Vulnerable Kansas bird populations are a canary in a coal mine for climate change

WICHITA — It has been five months since Virginia Soyez died on a Monday in March, but every morning her husband Frank keeps their tradition. He wakes up at 5:30 a.m. — a habit that hasn’t left him since his days as a tank mechanic in the army — and sits in a brown recliner across from its now-empty pair in the sun room. He sips weak coffee from a brown and tan ceramic Fort Scott mug decorated with a sprig of wheat and foregoes breakfast altogether, as there’s no longer anyone to share it with.

Frank stands among the many bird feeders in his yard. A lifelong Kansan, Frank has seen evidence of climate change and worries about its implications for the future of the state. (Photo by Sarah Spicer/GroundTruth)

Dancing along the wallpaper’s top trimming are cardinals, Virginia’s favorite bird. A wall of windows looks out onto a small backyard with enough room for a birdbath, a red and gold birdhouse on a wooden platform and two double-crook black metal stands that hold four bird feeders.

“My wife always said that if we were going to go to a nursing home, it would have to have a sun room like this so we could sit and watch the birds,” Soyez, 86, said.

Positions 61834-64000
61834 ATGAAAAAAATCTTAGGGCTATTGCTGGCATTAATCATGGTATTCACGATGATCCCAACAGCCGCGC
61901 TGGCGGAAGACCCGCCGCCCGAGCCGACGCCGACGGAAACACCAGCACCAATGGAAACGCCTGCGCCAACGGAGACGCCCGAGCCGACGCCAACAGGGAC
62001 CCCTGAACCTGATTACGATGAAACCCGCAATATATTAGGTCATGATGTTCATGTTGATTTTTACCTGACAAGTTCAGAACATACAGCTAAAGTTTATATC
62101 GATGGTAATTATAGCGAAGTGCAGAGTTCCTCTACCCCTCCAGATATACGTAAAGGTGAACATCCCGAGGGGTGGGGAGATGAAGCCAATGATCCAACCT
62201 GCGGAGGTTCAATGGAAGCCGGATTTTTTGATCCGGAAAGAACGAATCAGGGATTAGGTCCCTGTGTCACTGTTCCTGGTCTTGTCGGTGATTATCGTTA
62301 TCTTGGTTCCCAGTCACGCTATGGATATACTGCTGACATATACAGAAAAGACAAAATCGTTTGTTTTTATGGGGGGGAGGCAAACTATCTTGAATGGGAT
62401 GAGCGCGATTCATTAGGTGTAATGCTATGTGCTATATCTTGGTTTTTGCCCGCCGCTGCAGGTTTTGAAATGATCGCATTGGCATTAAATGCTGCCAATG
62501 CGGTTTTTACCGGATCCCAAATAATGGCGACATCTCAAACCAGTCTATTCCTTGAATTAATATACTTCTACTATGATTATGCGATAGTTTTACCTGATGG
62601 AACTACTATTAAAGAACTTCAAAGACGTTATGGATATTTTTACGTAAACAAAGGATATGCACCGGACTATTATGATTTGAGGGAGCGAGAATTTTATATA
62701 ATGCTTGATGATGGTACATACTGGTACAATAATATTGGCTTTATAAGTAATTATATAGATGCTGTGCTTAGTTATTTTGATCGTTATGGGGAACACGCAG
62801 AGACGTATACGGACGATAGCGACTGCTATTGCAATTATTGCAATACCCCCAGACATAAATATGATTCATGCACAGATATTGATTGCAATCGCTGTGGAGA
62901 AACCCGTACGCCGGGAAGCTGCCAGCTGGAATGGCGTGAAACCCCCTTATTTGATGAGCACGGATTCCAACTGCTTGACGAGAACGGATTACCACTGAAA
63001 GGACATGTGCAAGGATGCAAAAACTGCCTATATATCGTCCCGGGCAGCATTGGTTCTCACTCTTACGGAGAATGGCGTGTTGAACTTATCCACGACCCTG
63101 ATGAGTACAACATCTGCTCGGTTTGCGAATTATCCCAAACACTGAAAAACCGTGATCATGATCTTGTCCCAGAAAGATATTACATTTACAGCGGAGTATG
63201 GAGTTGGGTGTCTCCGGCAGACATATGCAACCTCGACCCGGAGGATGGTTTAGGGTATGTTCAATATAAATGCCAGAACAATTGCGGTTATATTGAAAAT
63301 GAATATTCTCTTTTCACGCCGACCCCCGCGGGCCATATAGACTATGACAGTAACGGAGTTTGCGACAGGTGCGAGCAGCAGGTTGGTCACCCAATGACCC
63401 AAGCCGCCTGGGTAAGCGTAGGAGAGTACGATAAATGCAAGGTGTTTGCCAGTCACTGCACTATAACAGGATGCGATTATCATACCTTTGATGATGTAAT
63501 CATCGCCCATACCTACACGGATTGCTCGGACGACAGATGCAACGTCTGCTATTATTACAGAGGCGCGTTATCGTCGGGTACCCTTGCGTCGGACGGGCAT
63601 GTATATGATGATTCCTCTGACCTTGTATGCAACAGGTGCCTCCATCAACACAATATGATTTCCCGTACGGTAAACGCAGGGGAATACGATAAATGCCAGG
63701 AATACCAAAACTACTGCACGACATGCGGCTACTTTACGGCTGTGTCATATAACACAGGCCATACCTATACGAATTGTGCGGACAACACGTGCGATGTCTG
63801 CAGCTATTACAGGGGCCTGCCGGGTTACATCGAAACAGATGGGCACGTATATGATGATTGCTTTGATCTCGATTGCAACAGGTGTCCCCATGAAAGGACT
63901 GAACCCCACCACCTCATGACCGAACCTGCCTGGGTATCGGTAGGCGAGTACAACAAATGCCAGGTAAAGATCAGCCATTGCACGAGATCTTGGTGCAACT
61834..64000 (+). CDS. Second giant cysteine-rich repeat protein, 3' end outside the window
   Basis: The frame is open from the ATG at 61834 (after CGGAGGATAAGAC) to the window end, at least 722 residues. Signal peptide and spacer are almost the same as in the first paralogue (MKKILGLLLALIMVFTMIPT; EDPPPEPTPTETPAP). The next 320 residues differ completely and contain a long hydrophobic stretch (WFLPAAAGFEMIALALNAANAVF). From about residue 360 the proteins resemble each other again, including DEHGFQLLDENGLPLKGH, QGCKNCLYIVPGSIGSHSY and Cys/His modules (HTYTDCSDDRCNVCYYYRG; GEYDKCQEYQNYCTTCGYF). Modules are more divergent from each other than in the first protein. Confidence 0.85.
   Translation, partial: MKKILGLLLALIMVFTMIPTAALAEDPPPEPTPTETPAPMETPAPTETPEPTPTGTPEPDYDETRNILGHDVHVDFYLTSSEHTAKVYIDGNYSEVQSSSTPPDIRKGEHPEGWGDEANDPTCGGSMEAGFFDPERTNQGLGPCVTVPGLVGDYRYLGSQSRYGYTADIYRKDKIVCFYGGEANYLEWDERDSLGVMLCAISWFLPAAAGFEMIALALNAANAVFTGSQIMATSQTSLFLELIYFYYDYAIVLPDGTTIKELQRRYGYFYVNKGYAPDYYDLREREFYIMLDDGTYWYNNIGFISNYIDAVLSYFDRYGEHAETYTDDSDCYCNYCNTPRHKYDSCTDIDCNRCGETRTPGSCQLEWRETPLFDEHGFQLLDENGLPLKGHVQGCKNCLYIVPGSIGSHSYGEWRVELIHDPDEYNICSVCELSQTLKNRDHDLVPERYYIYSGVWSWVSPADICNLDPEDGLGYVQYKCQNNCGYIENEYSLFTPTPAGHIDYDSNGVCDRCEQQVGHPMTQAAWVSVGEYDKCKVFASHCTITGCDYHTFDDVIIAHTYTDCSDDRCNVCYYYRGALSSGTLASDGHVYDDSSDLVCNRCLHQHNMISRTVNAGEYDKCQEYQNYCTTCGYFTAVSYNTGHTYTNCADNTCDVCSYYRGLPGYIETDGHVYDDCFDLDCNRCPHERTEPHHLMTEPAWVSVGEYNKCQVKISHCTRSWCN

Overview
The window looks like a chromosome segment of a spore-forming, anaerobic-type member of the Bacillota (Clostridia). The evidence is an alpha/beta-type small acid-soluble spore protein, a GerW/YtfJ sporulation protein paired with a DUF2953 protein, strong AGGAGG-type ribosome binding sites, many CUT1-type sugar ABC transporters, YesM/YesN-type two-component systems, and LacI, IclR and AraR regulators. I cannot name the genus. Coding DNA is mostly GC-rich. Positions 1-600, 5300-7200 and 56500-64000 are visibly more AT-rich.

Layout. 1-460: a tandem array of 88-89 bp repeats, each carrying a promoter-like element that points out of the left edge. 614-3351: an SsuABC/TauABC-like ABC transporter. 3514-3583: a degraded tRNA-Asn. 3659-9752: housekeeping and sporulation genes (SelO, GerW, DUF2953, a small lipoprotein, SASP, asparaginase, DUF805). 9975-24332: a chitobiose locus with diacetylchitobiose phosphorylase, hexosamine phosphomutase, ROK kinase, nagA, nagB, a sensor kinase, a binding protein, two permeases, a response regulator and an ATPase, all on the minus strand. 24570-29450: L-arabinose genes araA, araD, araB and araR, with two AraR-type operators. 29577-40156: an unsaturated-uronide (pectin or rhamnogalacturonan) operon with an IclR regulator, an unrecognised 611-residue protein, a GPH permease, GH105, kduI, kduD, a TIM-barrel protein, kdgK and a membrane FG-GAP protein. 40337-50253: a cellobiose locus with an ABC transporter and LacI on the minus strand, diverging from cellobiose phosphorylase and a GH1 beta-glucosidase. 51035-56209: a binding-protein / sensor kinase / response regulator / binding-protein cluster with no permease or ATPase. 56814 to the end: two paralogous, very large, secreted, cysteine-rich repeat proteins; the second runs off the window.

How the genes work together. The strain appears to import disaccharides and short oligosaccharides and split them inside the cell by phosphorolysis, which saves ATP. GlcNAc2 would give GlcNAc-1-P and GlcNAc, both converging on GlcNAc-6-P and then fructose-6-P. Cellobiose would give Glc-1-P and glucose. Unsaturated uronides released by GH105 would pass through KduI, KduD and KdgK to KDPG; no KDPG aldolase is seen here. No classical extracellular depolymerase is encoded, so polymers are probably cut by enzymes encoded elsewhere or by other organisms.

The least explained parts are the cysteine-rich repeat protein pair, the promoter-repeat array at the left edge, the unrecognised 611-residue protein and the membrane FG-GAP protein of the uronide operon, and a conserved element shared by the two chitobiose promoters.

Vulnerable bird populations

Often referred to as the nation’s breadbasket, Kansas once captured the national imagination as the “land of Oz.” Now, due to severe global changes in climate, some of the essential symbols that distinguish it from the rest of the country are being threatened: Wheat and other crops struggle to withstand the rising heat; the Flint Hills, which houses most of the last of the nation’s tallgrass prairie (less than 4% of the original prairie remains), is vulnerable. And, more than 52 species of birds, including the western meadowlark, the state bird, are at risk of losing their range within the state.

As raging wildfires devastate California and rising tides contribute to coastal flooding, Kansas is not typically at the forefront of the national climate change discussion. While 67% of Kansans agree that climate change is happening, only 52% believe it’s mostly caused by human activity, according to a survey by Yale Climate Change Communications. That puts Kansas below the national average on both beliefs, though signs of a shift are emerging.


“I’ve noticed a change,” said Bill Wentz, a professor of aerospace engineering who teaches sustainable energy at Wichita State University. “College students still want to argue about what’s really happening with climate change, but most people acknowledge that it is happening.”

Though not professional birders, the Soyezes tracked changes in the bird population from their yard. In her last years, Virginia was increasingly concerned by the dramatic decline they noticed; some of her favorite birds, like the redheaded woodpecker, didn’t seem to return as often. Other birds, like the white-winged dove, which was once only seen as far north as Texas, began to visit more regularly as the climate warmed.

The redheaded woodpecker is one of 52 species most vulnerable to Kansas’ spring heat waves, which endanger their young and contribute to the loss of their habitat. A recent study by the National Audubon Society also considered how devastation is exacerbated by urbanization and increased wildfires. In Sedgwick County, where Soyez lives, it is one of four birds at high risk because of climate change, and he rarely sees them. It took a long time to understand why.